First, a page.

‘Botched boiler killed two Wakefield children on holiday isle’

Christianne Shepherd and Bobby Shepherd
Christianne Shepherd and Bobby Shepherd
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AN ENGINEERING expert has blamed “botched” pipe work for the carbon monoxide leak which caused the death of two West Yorkshire children on the Greek island of Corfu.

Inquests into the deaths of Bobby and Christi Shepherd – aged six and seven respectively – heard how gaps in the walls of their holiday bungalow allowed the lethal gas to seep into the ceiling space above the youngsters’ bedrooms.

Parents Sharon Wood and Neil Shepherd

Parents Sharon Wood and Neil Shepherd

Almost a decade on from the tragedy, the hearing at Wakefield Coroner’s Court began today with testimony from witness Thomas Magner, a heating expert who was instructed to examine the scene by tour operator Thomas Cook.

He explained how carbon monoxide from the boiler which supplied hot water to the bungalow had got into the building.

When quizzed by coroner David Hinchliff, Mr Magner agreed that, by British standards, work had been “bodged and botched”.

He said a third problem was that a water leak meant the boiler was working more than it should have been.

The family of these children have waited a long, long time for this day to come.

Coroner David Hinchliff

But the engineer said a crucial problem was that a safety cut-off device had been deliberately short-circuited, meaning the boiler would not turn itself off.

Outlining the case to a jury, coroner Mr Hinchliff said: “What should have been a very happy and relaxed half-term break became the most appalling tragedy.”

Mr Hinchliff described how the children, from Horbury, had been feeling unwell in their holiday bungalow the day before they were found dead by a chambermaid in October 2006. The children’s father, Neil Shepherd, and his wife, Ruth, were both found in a coma in the bungalow.

Mr and Mrs Shepherd were both at Wakefield Coroner’s Court to see the jury of seven men and four women sworn in, along with the children’s mother, Sharon Wood. The hearing is expected to last two weeks.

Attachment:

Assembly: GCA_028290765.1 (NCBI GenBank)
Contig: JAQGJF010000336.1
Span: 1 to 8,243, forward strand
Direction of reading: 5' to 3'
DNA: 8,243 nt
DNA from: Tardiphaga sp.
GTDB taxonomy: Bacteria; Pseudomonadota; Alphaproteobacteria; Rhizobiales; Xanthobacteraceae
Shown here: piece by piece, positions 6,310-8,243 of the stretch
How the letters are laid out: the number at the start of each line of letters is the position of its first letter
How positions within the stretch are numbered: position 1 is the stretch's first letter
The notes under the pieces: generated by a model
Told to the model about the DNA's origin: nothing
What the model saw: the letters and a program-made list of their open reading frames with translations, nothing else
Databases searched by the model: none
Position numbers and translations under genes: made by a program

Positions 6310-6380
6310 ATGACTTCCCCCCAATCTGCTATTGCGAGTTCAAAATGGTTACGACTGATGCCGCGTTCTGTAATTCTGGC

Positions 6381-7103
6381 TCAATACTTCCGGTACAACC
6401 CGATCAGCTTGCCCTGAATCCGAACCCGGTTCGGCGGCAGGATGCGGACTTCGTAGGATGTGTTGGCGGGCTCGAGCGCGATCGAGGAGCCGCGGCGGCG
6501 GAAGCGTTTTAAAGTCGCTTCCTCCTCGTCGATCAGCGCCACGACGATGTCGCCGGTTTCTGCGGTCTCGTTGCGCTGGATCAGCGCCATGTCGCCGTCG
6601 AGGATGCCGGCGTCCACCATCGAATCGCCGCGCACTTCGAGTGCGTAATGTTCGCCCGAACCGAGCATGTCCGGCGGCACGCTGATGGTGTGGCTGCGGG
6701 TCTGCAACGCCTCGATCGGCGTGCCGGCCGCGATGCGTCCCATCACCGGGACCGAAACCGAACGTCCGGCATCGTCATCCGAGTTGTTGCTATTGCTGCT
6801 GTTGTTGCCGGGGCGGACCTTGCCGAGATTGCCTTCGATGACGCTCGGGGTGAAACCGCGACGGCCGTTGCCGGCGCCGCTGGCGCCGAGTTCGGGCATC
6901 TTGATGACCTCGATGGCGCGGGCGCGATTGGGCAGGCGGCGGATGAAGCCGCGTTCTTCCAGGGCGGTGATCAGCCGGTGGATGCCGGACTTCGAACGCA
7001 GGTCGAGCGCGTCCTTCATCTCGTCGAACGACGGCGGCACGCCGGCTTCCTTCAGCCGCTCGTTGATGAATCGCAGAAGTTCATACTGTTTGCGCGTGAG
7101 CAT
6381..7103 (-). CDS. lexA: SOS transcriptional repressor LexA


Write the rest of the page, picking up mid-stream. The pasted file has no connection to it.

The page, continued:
Mr Hinchliff said: “The family of these children have waited a long, long time for this day to come.”

The jury had been told that people staying in the adjacent bungalow had complained about not having any hot water the day before the Shepherd family started feeling unwell. As a result of this, hotel staff went to look at the boiler.

Asked by Leslie Thomas QC, representing the family, whether this was most likely when the safety device was short- circuited, Mr Magner said: “It’s the only conclusion I came to on the evidence available to me.”

The jury was also shown extracts from a BBC Panorama documentary which showed pictures of the rusting Italian-made boiler and the hotel complex. Mr Magner said he believed it had been installed around 1997.

A post-mortem examination in Greece concluded that Bobby and Christi died from carbon monoxide poisoning. The inquest continues.

In a statement released ahead of the inquest, the family of Bobby and Christi Shepherd, said: “We do not expect that the coroner’s inquest will right the injustice of the criminal trial in Corfu but hope that finally we will, through our legal team,

present the full facts surrounding Christi’s and Bobby’s deaths.

“It has been a long hard eight-and-a-half years fighting for justice culminating in meeting with the Prime Minister to get funding for legal representation at this inquest.

“We hope the inquest will be full and fearless as promised.”

Carl DAmmassa, Group Managing Director  Business Finance, Aldermore

Aldermore supports more than £1bn of asset finance to UK businesses in 2017